Club Championships 2019: 6ixers Shock Riot, Claim First-Ever Semifinals Appearance (Women’s)

Self-belief and young stars key Toronto victory.

Toronto 6ixers celebrating their quarterfinal victory at 2019 Club Championships. Photo: Kristina Geddert -- UltiPhotos.com
Toronto 6ixers celebrating their quarterfinal victory at 2019 Club Championships. Photo: Kristina Geddert — UltiPhotos.com

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SAN DIEGO – The #4 Toronto 6ixers reached new heights as a program, pulling off a late comeback against #3 Seattle Riot in quarterfinals to earn their first-ever semifinal berth. In a chaotic round that sent shockwaves across Surf Cup Sports Park, Toronto overcame an 8-5 halftime deficit and stormed past Seattle down the stretch to add to Riot’s long list of Nationals heartbreaks, and etch their name into the nameplate of the division’s elite.

Through the entire first half of the game, Riot seemed destined for a relatively easy cruise to semifinals. They broke on their first D point of the game, again on their third D point of the game, were mostly untroubled by 6ixers defensive efforts, and they simply looked like a superior team. Toronto appeared slightly outmatched and like they weren’t yet at the level to compete with the division’s elite.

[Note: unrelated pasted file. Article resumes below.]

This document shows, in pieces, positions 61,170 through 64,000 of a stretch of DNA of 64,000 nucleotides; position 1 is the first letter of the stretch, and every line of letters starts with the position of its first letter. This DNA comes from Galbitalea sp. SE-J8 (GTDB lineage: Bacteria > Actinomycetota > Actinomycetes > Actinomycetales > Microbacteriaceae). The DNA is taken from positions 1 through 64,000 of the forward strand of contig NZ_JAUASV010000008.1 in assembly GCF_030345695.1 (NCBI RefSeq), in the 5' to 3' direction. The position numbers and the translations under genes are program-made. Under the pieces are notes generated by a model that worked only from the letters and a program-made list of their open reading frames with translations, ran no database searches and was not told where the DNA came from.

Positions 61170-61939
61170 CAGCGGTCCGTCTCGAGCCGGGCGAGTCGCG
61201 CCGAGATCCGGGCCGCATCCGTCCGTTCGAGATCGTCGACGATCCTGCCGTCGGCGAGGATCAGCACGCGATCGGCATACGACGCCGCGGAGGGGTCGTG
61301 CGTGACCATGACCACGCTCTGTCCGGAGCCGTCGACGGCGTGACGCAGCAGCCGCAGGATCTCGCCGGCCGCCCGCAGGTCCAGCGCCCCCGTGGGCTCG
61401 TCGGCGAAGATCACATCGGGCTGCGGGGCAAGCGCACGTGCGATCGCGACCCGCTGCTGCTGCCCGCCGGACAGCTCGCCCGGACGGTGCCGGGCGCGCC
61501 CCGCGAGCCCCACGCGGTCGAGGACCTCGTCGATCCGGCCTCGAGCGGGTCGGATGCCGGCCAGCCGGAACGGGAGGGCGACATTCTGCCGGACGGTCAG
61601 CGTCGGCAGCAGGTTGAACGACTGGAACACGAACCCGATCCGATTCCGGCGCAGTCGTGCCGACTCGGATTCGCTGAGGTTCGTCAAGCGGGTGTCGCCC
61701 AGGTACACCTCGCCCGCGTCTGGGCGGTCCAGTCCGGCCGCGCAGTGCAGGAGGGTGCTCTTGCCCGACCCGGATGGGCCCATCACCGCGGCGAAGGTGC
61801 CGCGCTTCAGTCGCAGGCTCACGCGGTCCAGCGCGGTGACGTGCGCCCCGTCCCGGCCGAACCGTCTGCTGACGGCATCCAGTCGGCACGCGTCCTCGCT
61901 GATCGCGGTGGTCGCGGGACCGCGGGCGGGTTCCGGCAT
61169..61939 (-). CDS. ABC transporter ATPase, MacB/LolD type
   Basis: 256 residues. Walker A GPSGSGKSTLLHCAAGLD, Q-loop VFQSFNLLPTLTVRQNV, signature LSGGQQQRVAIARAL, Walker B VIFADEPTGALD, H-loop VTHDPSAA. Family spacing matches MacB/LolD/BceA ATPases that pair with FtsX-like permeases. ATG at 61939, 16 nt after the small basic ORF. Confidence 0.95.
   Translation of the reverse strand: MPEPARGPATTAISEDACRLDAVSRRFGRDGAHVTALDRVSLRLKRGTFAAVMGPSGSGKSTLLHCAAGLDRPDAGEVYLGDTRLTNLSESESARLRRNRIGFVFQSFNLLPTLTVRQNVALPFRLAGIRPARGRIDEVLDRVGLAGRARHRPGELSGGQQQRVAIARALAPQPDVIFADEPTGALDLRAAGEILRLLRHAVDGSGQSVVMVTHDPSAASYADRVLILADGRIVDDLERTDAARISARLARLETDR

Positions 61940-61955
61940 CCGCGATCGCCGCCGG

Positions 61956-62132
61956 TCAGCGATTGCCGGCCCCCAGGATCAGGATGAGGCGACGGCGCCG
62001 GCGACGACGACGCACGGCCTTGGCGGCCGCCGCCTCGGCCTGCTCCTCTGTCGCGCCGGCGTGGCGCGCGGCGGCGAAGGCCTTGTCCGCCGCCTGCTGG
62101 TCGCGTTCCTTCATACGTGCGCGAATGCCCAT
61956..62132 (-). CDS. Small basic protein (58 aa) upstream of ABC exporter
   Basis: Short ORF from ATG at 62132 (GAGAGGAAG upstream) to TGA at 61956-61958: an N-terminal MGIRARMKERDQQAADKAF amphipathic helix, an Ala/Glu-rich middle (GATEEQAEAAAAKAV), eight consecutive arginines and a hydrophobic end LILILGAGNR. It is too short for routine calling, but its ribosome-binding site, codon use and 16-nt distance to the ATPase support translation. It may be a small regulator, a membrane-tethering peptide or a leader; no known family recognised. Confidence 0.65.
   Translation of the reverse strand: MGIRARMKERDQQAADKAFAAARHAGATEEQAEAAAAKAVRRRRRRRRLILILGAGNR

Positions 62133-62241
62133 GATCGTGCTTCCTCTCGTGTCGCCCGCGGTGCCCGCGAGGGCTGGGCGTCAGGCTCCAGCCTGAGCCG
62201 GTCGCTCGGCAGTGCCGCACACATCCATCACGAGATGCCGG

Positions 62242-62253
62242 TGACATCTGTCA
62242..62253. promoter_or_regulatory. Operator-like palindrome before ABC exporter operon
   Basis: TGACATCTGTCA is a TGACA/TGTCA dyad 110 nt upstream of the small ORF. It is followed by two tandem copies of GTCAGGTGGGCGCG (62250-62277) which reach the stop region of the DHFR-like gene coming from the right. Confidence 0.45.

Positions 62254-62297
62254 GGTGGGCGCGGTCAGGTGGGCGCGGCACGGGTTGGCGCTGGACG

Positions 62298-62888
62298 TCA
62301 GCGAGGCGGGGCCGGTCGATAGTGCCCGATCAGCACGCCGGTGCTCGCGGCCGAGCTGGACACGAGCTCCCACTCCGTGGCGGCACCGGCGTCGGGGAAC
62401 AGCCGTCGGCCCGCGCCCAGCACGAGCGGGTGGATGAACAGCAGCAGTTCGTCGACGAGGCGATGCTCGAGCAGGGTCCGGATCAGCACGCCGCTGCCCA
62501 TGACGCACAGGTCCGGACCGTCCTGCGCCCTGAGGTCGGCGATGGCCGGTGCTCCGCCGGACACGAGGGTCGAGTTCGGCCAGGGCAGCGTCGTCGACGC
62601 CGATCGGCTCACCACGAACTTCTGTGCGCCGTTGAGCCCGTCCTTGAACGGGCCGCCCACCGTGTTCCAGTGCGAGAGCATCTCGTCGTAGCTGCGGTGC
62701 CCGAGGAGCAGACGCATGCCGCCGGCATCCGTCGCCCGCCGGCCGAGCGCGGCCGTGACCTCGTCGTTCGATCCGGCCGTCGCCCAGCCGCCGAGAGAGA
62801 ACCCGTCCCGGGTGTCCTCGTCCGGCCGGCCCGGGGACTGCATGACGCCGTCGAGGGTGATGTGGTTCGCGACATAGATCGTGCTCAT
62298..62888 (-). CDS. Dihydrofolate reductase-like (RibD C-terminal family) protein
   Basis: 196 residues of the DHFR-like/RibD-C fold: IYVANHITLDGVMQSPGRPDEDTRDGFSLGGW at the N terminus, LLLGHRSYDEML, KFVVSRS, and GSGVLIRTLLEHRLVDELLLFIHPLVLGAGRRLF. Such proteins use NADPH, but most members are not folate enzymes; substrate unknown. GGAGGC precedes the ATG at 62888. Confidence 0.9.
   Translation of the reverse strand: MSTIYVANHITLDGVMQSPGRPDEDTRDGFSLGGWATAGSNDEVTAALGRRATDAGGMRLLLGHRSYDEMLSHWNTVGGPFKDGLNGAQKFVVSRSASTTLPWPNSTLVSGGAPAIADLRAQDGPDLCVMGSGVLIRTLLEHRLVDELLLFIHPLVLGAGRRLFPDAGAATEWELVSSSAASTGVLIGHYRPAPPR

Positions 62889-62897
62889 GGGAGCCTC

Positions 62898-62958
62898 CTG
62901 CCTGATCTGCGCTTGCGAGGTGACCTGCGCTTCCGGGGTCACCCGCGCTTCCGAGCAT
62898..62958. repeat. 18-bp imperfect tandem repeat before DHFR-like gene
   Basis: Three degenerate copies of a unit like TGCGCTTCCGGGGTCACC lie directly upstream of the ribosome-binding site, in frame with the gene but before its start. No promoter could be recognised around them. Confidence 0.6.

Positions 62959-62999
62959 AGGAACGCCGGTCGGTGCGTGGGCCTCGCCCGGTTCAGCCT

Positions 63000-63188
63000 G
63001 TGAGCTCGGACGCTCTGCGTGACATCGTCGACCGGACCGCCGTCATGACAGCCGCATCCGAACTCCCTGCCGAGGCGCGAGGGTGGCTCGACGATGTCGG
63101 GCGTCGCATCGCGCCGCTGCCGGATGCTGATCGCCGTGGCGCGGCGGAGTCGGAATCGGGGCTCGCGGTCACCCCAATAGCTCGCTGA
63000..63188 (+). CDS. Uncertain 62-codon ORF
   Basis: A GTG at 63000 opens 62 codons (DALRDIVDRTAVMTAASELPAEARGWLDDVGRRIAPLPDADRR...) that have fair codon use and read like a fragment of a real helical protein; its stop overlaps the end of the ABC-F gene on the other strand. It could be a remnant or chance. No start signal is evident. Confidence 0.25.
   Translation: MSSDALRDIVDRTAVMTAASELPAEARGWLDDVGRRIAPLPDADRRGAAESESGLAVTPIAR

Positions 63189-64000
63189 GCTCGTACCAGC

That trend continued into the first handful of points of the second half. 6ixers were getting holds, but so were Riot, as the game seemed to be headed towards a comfortable finish for the Seattle club. But midway through the second half, two pivotal points changed the complexion of the contest. At 10-7, 6ixers turned the disc over twice, but Riot could not convert either of those opportunities into a lead-extending break. A wasted opportunity to put a nail in the coffin, allowing Toronto to stay within two. On the ensuing point, 6ixers were given four chances to break Riot, and finally converted the last one to draw to within 10-9.

Two points that could have easily both gone Riot’s way, effectively ending any chance of a Toronto come back. Instead, both went the way of 6ixers. The swing was pivotal not only because it kept 6ixers within striking distance on the scoreboard, but because it gave the young Toronto squad a reason to believe in their chances, while providing some genuine stress to Riot’s offensive points for the rest of the game.

“We’re a second half team. If you look at our big games, we almost never take half. We find a way to rally in the second half,” said 6ixers captain Jordan Meron. “As long as we can give ourselves a chance, there’s this belief on the team that we can overcome any deficit. We’re gonna make mistakes. On our team, we know that’s okay, as long as we give ourselves enough of a chance that if we push hard in the second half, we can close the gap.”